Landing in a crater of hype bigger than any imprint left by the plummeting robots of its title, Titanfall is the biggest game of the new console generation so far. But does it live up to expectations? Just about.
It's raining 'bots
Titanfall is an online-only first-person shooter, with the added bonus of large robots periodically falling from the sky for you to climb inside and wreak havoc with – think Battlefield meets MechWarrior.
It begins with a vague story about a war that broke out after humans colonised a far away system of planets. You can skip this bit, or go and make a cup of tea while it plays, it’s largely irrelevant. All you need to know is you start off on foot and after a few minutes you’ll be able to summon your robo-pal.
A campaign unworthy of the name
The game is split into two modes. Campaign mode attaches vague narratives to two of the standard game types: Attrition and Hardpoint. You can happily ignore the story without any detriment to the game – it's all gravel-voiced thugs calling each other son-of-a-bitch, hardly Citizen Kane – but it works well as an extended online tutorial, introducing you to the basics of actual gameplay over nine different maps.
It’s all over in under two hours but you can play through again as the other side if you so wish (there’s the IMC and the Militia but they’re two sides of the same macho coin). By the end I’d leveled up enough to unlock Burn Cards, which give short-term power-ups to your player, such as faster sprinting, or a more powerful Titan.
However, once you’ve tried Classic mode chances are you’ll never touch the campaign again.
Classic mode ditches any sense of narrative and just lets you get down to business, adding Capture the Flag, Last Titan Standing, and Pilot Hunter to the Attrition and Hardpoint modes introduced in the Campaign. They’re pretty familiar FPS game modes, although the traditional character upgrade system offers all the incentive you’ll need to keep playing. Hardly groundbreaking, but if it ain’t broke, blast it to smithereens with a massive robot.
Attrition is well named. For someone like me who’s never going to top the leaderboard on kills alone, it removes most of the nuance involved in other game modes and retreats back into a standard FPS reaction test. The fun starts when you add in extra gameplay dimensions, such as flags to capture or bases to infiltrate and defend.
Tackling the Titans
Titanfall’s biggest strength is its many opportunities to earn points. You can go around killing AI-controlled grunts for easy points, although that feels slightly against the spirit of an online game. It won’t make you any more deadly against human opponents either, and you’ll still periodically get shot by human Pilots or squashed by Titans. The latter are mighty powerful but you’ll be rewarded handsomely for felling one, which makes it an exciting gamble to take. There are also challenges that award points for number of kills, distance travelled and time played.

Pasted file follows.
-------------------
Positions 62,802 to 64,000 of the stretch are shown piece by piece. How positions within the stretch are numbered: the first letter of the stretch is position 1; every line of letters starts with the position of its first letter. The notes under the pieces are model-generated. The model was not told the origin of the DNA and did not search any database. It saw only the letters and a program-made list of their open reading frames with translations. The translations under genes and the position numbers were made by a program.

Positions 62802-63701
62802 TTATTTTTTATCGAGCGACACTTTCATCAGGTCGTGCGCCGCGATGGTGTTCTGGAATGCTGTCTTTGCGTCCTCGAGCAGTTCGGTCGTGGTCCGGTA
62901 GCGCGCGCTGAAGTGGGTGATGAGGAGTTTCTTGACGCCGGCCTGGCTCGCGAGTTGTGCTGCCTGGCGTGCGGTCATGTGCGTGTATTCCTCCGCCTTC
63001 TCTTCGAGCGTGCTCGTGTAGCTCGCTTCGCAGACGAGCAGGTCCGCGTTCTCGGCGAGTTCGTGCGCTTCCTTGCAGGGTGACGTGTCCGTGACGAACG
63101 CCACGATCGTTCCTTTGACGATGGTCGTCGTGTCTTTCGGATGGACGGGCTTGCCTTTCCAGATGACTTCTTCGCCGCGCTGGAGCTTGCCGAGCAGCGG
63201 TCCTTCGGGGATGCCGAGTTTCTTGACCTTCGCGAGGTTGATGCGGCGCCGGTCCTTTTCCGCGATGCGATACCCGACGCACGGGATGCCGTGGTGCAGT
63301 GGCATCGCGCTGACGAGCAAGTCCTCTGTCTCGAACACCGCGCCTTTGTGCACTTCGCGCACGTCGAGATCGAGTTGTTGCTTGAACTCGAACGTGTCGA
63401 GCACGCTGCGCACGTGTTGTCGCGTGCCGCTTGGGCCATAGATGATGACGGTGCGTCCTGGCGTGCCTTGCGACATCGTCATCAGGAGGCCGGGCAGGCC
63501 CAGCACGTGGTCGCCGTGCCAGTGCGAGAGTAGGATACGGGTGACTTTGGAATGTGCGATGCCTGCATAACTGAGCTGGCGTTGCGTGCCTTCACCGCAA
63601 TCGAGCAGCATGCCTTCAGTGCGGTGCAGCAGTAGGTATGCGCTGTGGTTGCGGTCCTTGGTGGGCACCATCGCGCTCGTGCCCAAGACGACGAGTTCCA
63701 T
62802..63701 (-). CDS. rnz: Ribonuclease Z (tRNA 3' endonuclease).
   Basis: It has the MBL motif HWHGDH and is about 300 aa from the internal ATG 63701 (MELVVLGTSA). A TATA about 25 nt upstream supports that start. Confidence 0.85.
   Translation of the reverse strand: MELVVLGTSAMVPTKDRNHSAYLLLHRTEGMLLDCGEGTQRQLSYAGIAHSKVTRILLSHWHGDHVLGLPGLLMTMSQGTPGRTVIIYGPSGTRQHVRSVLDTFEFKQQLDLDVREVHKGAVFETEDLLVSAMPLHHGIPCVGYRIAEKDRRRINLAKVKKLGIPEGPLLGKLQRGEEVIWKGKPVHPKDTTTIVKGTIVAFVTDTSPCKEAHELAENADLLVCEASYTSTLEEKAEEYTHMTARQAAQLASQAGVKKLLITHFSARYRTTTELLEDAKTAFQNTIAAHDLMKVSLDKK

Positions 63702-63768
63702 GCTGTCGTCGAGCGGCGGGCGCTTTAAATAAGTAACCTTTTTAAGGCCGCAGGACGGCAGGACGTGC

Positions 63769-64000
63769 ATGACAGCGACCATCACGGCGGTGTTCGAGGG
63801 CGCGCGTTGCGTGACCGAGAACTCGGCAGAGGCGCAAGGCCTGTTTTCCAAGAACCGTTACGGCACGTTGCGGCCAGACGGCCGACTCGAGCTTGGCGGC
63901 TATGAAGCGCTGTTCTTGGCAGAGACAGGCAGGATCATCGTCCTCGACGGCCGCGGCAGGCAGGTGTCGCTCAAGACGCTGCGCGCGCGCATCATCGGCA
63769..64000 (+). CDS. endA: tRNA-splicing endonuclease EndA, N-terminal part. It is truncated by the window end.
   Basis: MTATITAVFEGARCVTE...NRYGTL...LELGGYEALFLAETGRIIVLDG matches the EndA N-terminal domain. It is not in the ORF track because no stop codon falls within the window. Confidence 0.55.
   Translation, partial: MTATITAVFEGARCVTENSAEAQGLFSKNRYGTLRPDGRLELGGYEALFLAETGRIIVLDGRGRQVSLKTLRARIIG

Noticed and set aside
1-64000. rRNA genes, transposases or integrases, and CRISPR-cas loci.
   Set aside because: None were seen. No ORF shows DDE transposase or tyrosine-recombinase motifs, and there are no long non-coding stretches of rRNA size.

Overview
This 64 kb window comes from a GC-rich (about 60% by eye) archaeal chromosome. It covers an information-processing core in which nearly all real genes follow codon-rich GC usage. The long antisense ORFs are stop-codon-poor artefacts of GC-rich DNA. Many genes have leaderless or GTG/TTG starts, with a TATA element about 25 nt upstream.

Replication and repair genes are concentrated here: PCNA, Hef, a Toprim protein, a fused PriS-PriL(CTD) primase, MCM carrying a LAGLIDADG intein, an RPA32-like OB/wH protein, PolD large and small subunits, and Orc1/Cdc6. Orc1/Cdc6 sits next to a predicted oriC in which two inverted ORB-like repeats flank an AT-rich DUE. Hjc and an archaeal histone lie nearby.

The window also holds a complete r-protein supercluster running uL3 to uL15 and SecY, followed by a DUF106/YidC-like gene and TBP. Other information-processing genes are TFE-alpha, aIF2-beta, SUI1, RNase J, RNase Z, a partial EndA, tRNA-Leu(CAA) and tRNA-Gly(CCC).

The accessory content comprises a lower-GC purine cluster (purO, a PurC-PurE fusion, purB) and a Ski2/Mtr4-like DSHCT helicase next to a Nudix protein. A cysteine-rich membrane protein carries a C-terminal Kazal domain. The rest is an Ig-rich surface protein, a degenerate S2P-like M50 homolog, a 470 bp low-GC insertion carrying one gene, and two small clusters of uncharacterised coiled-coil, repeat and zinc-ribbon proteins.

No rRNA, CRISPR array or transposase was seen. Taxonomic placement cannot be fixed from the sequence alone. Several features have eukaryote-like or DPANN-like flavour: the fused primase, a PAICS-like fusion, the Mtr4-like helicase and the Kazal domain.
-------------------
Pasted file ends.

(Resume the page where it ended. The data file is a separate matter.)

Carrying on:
The balance between Titan power and vulnerability is spot-on. They’re big targets that attract attention from both the other Titans and the much more nimble Pilots and their shields wear out with surprising speed. The maps offer very few places to hide a massive robot and most give Pilots multiple levels from which to mount an attack. That means boarding your Titan isn’t necessarily a huge advantage, just a different approach.
Silver linings Epilogue
To be successful in Titanfall you need much more than just the faster trigger finger. Using all the tools and power-ups available to you is crucial, particularly the short bursts of cloaking that you get by default. This isn’t a game of cover and fire – it’s about varying your attacks.
Maps are well designed to stop people camping, plus the choice to limit matches to teams of six means you have to keep moving if you want to find anyone to shoot. That means vertically, as well as laterally, with plenty of walls and windows to jump through and bounce off, using your Pilot’s jetpack to find areas other shooters can’t reach.
Each match also ends with an Epilogue, in which you either need to reach a dropship in order to escape, or stop the opposition from doing so to earn an extra few points. Leapfrogging a Titan into the waiting getaway vehicle (or shooting the enemy as they do so) is one of those 'Did you see that?' gaming moments that Titanfall seems to throw up with grin-inducing regularity.
If you've been put off by multiplayer shooters before, Titanfall is unlikely to turn you into a Red Bull-chugging, anti-glare spec-wearing FPS junkie. But for shooter fans left unconvinced by COD’s juvenile environment, it makes fragging fun again.